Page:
Historical Linguistics: An Introduction / Edition 2

Historical Linguistics: An Introduction / Edition 2

by Lyle Campbell
     
 

ISBN-10: 0262532670

ISBN-13: 9780262532679

Pub. Date: 11/01/2004

Publisher: MIT Press

A comprehensive text that not only introduces students to the important topics in historical linguistics but also shows them how to apply the methods described.

Overview

A comprehensive text that not only introduces students to the important topics in historical linguistics but also shows them how to apply the methods described.

Product Details

ISBN-13:
9780262532679
Publisher:
MIT Press
Publication date:
11/01/2004
Edition description:
second edition
Pages:
470
Product dimensions:
6.12(w) x 9.25(h) x 1.00(d)
Age Range:
18 Years

Table of Contents

List of Tables
List of Figures and Maps
Preface
Acknowledgements
Phonetic Symbols and Conventions
Phoentic Symbols Chart
1 Introduction
1.1 Introduction
1.2 What is Historical Linguistics About?
1.3 Kinds of Linguistic Changes: An English EXample
1.4 EXercises
2 Sound Change
2.1 Introduction
2.2 Kinds of Sound Change
2.3 Nonphonemic (Allophonic) Changes
2.4 Phonemic Changes
2.5 General Kinds of Sound Changes
2.6 Kinds of Common Sound Changes
2.7 Relative Chronology
2.8 Chain Shifts
2.9 EXercises
3 Borrowing
3.1 Introduction
3.2 What is a Loanword?
3.3 Why do Languages Borrow from One Another?
3.4 How do Words get Borrowed?
3.5 How do We Identify Loanwords and Determine the Direction of
Borrowing?
3.6 Loans as Clues to Linguistic Changes in the Past
3.7 What Can Be Borrowed?
3.8 Cultural Inferences
3.9 EXercises
4 Analogical Change
4.1 Introduction
4.2 Proportional Analogy
4.3 Analogical Leveling
4.4 Analogical EXtension
4.5 The Relationship between Analogy and Sound Change
4.6 Analogical Models
4.7 Other Kinds of Analogy
4.8 EXercises
5 The Comparative Method and Linguistic
Reconstruction
5.1 Introduction
5.2 The Comparative Method Up Close and Personal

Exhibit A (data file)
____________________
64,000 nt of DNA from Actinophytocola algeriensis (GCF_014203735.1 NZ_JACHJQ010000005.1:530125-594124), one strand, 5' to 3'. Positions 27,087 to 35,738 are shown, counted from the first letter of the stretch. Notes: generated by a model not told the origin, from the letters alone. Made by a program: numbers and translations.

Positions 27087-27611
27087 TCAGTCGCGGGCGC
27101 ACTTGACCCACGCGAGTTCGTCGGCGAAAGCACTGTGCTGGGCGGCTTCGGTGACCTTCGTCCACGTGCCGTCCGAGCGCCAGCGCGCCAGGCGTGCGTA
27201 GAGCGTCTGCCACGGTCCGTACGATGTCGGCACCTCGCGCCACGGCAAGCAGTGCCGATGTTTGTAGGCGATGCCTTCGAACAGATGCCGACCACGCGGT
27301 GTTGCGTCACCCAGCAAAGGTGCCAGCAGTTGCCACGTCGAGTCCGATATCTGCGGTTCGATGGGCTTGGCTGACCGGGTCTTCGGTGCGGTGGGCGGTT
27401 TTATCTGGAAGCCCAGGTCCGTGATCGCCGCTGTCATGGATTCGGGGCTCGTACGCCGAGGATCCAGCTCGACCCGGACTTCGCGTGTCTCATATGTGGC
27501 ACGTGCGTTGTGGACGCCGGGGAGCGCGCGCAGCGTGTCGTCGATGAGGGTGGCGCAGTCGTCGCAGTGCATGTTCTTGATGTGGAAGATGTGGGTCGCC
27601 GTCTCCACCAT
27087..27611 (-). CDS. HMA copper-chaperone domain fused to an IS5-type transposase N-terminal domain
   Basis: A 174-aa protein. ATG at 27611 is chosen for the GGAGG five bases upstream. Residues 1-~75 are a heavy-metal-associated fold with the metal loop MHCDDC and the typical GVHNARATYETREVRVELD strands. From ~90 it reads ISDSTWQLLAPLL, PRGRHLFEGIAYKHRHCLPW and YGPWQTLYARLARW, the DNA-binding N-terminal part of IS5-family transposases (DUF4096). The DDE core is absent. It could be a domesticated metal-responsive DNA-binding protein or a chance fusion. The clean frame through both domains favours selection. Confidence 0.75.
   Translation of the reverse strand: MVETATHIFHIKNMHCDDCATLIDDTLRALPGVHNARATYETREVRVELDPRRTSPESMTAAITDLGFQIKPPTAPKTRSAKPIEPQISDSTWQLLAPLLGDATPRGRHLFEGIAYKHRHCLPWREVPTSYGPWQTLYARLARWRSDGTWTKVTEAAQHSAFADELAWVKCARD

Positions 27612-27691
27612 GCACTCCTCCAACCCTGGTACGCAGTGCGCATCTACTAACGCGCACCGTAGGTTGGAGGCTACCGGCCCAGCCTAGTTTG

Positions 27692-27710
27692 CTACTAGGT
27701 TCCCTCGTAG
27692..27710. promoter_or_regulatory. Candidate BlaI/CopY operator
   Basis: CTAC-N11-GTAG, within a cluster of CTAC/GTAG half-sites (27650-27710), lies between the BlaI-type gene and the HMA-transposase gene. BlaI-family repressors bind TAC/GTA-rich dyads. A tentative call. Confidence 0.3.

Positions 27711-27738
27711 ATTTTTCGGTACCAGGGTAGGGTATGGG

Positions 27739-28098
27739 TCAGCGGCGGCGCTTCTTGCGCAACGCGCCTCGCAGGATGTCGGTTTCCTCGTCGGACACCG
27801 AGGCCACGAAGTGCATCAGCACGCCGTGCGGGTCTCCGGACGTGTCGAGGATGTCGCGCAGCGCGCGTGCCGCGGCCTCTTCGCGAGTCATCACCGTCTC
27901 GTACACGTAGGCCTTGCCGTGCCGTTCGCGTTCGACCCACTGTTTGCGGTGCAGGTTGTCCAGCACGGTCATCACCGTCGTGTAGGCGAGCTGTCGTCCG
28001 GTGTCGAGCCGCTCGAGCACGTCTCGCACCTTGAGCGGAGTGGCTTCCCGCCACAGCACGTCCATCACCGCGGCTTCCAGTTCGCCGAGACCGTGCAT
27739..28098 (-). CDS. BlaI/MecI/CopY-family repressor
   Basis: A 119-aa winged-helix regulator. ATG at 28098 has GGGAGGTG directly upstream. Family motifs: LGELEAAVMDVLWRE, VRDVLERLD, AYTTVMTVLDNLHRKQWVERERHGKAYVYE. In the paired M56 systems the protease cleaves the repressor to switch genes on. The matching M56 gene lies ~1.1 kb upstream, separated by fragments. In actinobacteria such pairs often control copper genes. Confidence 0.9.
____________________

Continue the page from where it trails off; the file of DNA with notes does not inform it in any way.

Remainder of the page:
5.3 A Case Study
5.4 IndoEuropean and the Regularity of Sound Change
5.5 Basic Assumptions of the Comparative Method
5.6 How Realistic are Reconstructed Protolanguages?
5.7 EXercises
6 Linguistic Classification
6.1 Introduction
6.2 The World's Language Families
6.3 Terminology
6.4 How to Draw Family Trees: Subgrouping
6.5 Glottochronology(LeXicostatistics)
6.6 EXercises
7 Models of Linguistic Change
7.1 Introduction
7.2 The Familytree Model
7.3 The Challenge from Dialectology and the `Wave
Theory'
7.4 Dialectology (Linguistic Geography, Dialect Geography)
7.5 A Framework for Investigating the Causes of Linguistic Change
7.6 Sociolinguistics and Language Change
7.7 The Issue of LeXical Diffusion
8 Internal Reconstruction
8.1 Introduction
8.2 Internal Reconstruction Illustrated
8.3 Relative Chronology
8.4 The Limitations of Internal Reconstruction
8.5 Internal Reconstruction and the Comparative Method
8.6 EXercises
9 Syntatic Change
9.1 Introduction
9.2 Mechanisms of Syntactic Change
9.3 Reanalysis and EXtension EXemplified
9.4 Generative Approaches
9.5 Grammaticalisation
9.6 Syntactic Reconstruction
9.7 EXercises
10 Semantic Change and LeXical Change
10.1 Introduction
10.2 Traditional Considerations
10.3 Attempts to EXplain Semantic Change
10.4 Other Kinds of LeXical ChangeNew Words
10.5 EXercises
11 EXplaining Linguistic Change
11.1 Introduction
11.2 Early Theories
11.3 Internal and EXternal Causes
11.4 Interaction of Causal Factors
11.5 EXplanation and Prediction
12 Areal Linguistics
12.1 Introduction
12.2 Defining the Concept
12.3 EXamples of Linguistic Areas
12.4 How to Determine Linguistic Areas
12.5 Implications of Areal Linguistics for Linguistic
Reconstruction and Subgrouping
12.6 Areal Linguistics and Proposals of Distant Genetic
Relationship
13 Distant Genetic Relationship
13.1 Introduction
13.2 LeXical Comparision
13.3 Sound Correspondences
13.4 Grammatical Evidence
13.5 Borrowing
13.6 Semantic Constraints
13.7 Onomatopoeia
13.8 Nursery Forms
13.9 Short Forms and Unmatched Segments
13.10 Chance Similarities
13.11 SoundMeaning Isomorphism
13.12 Only Linguistic Evidence
13.13 Erroneous Morphological Analysis
13.14 Noncognates
13.15 Spurious Forms
13.16 Methodological Wrapup
14 Philology: The Role of Written Records
14.1 Introduction
14.2 Philology
14.3 EXamples of What Philology Can Contribute
14.4 The Role of Writing
14.5 Getting Historical Linguistic Information for Written Sources
15 Linguistic Prehistory
15.1 Introduction
15.2 IndoEuropean Linguistic Prehistory
15.3 The Methods of Linguistic Prehistory
15.4 Limitations and Cautions
Bibliography
Language IndeX
Name IndeX
Subject IndeX

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